I prided myself that I was giving these guys a game, and we were both getting a good work-out.  I’d tell friends about how I play tennis once a week and they would nod appreciatively, giving me silent props for going out and playing.  But then I’d tell them my win-loss record and they would agree, it’s tough.  But in recent weeks I’ve had a revelation–the men who play tennis in the Borg division are interesting characters and all are people with great life stories.   I first realized this when I found out that my first opponent, Field, was once an editor at the New Yorker magazine.  Now he runs an apple orchard that his dad started.   Then I played a guy whose name sounded familiar, Philip Elmer-DeWitt.  After he was done trouncing me, I asked him what he did for work.  “I’m a senior editor at Fortune magazine, ” he replied, ” I write a blog called Apple 2.0.”  Later as we had coffee together in his Greenfield home, he shared with me that his blog gets 25,000 readers every day! I remember reading his articles in Time Magazine decades ago. Wow!

This morning I faced down a guy named Norm who also handily beat me. After the match, we began talking and he shared with me that six years ago he was diagnosed with lymphoma and later a brain illness and that the docs said he’d be dead in six months.  He has successfully fought back with diet, exercise and perseverance, and today his body is clear of disease.  We shared some of his tips, such as a book full of anticancer remedies, and talked about our own histories of cancer and other problems. It was inspiring to meet a guy who had come back so far, and who had such a great outlook.  He gave me some advice and once again I realized that the tennis and the score is not the only thing I come for. It’s the people who I get to meet and share my life’s story with who make losing at tennis not so bad after all.

South Deerfield’s Downtown: The Good and the Sad

Are the empty storefronts in our little town indicators of what is to come in the future?  I was saddened recently when the one high-end restaurant in South Deerfield, called MRKT, closed its doors in July.  There is now a sign that says ‘for lease’ and like the general store around the corner, it seems unlikely that the for lease sign will go away any time soon.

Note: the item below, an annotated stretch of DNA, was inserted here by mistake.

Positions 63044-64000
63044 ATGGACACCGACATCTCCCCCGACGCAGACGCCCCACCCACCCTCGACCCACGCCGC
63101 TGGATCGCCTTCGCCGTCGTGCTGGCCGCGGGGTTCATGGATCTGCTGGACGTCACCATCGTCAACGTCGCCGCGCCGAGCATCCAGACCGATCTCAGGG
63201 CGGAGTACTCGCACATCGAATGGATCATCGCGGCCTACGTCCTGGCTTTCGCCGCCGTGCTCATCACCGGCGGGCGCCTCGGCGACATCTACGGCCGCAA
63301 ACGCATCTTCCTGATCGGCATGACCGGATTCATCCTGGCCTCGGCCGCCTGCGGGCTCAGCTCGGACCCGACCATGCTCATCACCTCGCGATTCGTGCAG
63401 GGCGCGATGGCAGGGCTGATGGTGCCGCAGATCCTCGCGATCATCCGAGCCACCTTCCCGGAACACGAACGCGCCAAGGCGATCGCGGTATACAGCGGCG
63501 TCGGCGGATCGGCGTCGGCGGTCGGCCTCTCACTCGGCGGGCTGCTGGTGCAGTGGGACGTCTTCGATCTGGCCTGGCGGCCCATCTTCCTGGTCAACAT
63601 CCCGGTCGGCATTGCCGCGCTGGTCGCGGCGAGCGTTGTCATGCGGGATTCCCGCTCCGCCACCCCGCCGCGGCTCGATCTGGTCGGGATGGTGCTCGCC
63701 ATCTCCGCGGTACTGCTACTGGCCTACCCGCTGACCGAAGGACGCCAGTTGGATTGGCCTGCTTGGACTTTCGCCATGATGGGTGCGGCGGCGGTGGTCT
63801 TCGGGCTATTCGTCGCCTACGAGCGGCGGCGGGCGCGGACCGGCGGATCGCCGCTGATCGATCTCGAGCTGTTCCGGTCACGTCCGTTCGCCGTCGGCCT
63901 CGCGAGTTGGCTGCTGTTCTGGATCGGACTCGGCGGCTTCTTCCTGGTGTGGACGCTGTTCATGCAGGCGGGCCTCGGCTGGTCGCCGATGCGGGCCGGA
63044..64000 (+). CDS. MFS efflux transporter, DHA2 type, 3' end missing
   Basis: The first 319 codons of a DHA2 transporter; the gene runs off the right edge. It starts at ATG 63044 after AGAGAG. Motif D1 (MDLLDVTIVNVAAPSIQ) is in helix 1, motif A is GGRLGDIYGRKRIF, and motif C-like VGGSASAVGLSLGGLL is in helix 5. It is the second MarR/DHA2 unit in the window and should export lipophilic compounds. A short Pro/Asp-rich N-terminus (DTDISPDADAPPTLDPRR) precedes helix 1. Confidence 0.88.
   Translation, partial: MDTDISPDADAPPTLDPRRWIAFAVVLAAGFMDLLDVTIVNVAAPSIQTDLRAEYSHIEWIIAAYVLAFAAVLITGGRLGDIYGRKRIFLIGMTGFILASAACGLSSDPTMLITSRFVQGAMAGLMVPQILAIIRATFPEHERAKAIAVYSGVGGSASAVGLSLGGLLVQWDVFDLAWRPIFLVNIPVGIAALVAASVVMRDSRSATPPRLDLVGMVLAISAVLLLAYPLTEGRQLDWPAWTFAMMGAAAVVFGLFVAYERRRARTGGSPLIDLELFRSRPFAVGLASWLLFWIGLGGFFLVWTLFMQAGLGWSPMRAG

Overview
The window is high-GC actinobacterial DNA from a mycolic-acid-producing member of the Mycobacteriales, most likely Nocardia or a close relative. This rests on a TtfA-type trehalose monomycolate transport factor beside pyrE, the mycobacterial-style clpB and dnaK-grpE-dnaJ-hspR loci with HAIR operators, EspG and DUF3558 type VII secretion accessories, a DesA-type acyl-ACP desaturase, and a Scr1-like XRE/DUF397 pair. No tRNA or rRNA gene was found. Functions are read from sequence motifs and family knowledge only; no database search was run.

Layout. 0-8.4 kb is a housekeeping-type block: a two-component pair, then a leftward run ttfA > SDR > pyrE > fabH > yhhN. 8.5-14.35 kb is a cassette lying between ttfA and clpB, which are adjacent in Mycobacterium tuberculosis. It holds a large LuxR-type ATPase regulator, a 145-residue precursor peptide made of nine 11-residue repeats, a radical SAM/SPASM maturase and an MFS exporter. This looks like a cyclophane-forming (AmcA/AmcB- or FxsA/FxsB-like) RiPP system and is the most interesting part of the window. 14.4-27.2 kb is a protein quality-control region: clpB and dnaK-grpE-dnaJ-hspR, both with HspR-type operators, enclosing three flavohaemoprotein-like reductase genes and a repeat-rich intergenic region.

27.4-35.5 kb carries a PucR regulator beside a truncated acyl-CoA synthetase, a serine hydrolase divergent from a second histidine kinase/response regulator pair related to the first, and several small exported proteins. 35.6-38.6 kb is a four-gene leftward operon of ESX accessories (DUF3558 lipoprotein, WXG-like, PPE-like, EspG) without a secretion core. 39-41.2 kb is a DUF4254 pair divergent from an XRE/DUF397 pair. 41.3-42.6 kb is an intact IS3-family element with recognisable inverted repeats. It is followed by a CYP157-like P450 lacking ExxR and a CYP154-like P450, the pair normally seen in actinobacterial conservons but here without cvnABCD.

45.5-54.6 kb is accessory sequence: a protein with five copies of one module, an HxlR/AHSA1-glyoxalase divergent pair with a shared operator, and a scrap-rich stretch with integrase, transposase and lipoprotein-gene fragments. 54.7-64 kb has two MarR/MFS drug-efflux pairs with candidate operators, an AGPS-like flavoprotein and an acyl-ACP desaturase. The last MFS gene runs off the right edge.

I did my time trying to revitalize our village. I opened and ran the GoNOMAD Cafe for five years in a space across from the town common.  It’s fortunate that someone has finally rented the space, but it’s a home care agency, just like another similar business that opened two buildings down.  I once used to be so proud of our town, that we had restaurants, a cafe, a successful hardware store and even a pharmacy.  While I am happy to patronize these two last businesses, now the sad blight of empty stores is creeping in.

I was happy to see that the moribund TV shop, Leo’s TV, finally gave way to a new business, the Deerfield Fly Shop.  This type of specialty store might just make its own niche, if enough fishing enthusiasts make it here, and perhaps if he can also sell flies on line. And next door to the fly shop, the Franklin Community Television office just got a bright new leader, in Chris Collins, the radioman and Recorder columnist who was just hired to run the place.  Maybe Chris will energize the station and create television shows that people will be interested in. For now the main programming seems to be people dancing to polka music at a summer chicken barbeque.  We must have more to show off than that.

What I would love is to see someone build a new cafe right off Route 5 at the corner of Elm Street.  For a few months several years ago, the property was listed, and it was touted as a perfect restaurant site.  It is on Route 5, a busy road, and there is almost no other place to find good coffee and a meal right off the road.  What I worry about is that our town has too few people and it’s getting smaller.  In all of Franklin County, the population hovers at about 75,000, a number that hasn’t changed for ten years.  Without new blood, new construction, and new people coming to town, there is no incentive for new businesses except those that benefit from helping the elderly.  So we have two home care operations in retail stores that once served more inspiring purposes.

Art in the Orchard: What a Wonderful Stroll in Easthampton

'Song of the Birth of the Stars by Mark Fenwick, is one of the most memorable of the 28 outdoor sculptures  you'll find at Art in the Orchard this year.

‘Song of the Birth of the Stars, by Mark Fenwick, is one of the most memorable of the 28 outdoor sculptures you’ll find at Art in the Orchard this year.